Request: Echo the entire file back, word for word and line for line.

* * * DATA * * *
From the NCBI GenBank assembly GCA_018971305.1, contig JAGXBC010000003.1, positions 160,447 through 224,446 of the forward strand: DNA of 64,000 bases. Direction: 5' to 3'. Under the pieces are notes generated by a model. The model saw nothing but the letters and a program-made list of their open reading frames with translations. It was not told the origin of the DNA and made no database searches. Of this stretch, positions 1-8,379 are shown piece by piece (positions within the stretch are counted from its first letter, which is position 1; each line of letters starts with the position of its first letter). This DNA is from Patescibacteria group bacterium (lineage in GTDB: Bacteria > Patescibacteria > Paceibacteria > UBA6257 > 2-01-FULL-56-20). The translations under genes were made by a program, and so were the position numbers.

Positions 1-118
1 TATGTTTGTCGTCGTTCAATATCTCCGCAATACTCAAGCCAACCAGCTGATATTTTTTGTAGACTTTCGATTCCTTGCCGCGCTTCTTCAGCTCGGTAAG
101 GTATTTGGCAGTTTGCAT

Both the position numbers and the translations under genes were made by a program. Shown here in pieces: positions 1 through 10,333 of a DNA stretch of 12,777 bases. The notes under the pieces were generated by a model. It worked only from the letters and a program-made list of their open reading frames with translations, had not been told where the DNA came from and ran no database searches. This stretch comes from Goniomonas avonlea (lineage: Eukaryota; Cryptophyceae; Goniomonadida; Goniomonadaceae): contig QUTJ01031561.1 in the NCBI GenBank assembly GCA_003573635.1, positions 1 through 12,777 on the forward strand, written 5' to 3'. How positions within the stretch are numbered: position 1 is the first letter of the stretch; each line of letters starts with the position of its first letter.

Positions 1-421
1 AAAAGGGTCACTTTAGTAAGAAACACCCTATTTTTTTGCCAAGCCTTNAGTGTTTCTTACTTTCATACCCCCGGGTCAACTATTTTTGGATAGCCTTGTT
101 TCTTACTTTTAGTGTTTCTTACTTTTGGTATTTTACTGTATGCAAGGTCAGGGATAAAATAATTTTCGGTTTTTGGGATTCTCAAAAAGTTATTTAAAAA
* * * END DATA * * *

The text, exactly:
From the NCBI GenBank assembly GCA_018971305.1, contig JAGXBC010000003.1, positions 160,447 through 224,446 of the forward strand: DNA of 64,000 bases. Direction: 5' to 3'. Under the pieces are notes generated by a model. The model saw nothing but the letters and a program-made list of their open reading frames with translations. It was not told the origin of the DNA and made no database searches. Of this stretch, positions 1-8,379 are shown piece by piece (positions within the stretch are counted from its first letter, which is position 1; each line of letters starts with the position of its first letter). This DNA is from Patescibacteria group bacterium (lineage in GTDB: Bacteria > Patescibacteria > Paceibacteria > UBA6257 > 2-01-FULL-56-20). The translations under genes were made by a program, and so were the position numbers.

Positions 1-118
1 TATGTTTGTCGTCGTTCAATATCTCCGCAATACTCAAGCCAACCAGCTGATATTTTTTGTAGACTTTCGATTCCTTGCCGCGCTTCTTCAGCTCGGTAAG
101 GTATTTGGCAGTTTGCAT

Both the position numbers and the translations under genes were made by a program. Shown here in pieces: positions 1 through 10,333 of a DNA stretch of 12,777 bases. The notes under the pieces were generated by a model. It worked only from the letters and a program-made list of their open reading frames with translations, had not been told where the DNA came from and ran no database searches. This stretch comes from Goniomonas avonlea (lineage: Eukaryota; Cryptophyceae; Goniomonadida; Goniomonadaceae): contig QUTJ01031561.1 in the NCBI GenBank assembly GCA_003573635.1, positions 1 through 12,777 on the forward strand, written 5' to 3'. How positions within the stretch are numbered: position 1 is the first letter of the stretch; each line of letters starts with the position of its first letter.

Positions 1-421
1 AAAAGGGTCACTTTAGTAAGAAACACCCTATTTTTTTGCCAAGCCTTNAGTGTTTCTTACTTTCATACCCCCGGGTCAACTATTTTTGGATAGCCTTGTT
101 TCTTACTTTTAGTGTTTCTTACTTTTGGTATTTTACTGTATGCAAGGTCAGGGATAAAATAATTTTCGGTTTTTGGGATTCTCAAAAAGTTATTTAAAAA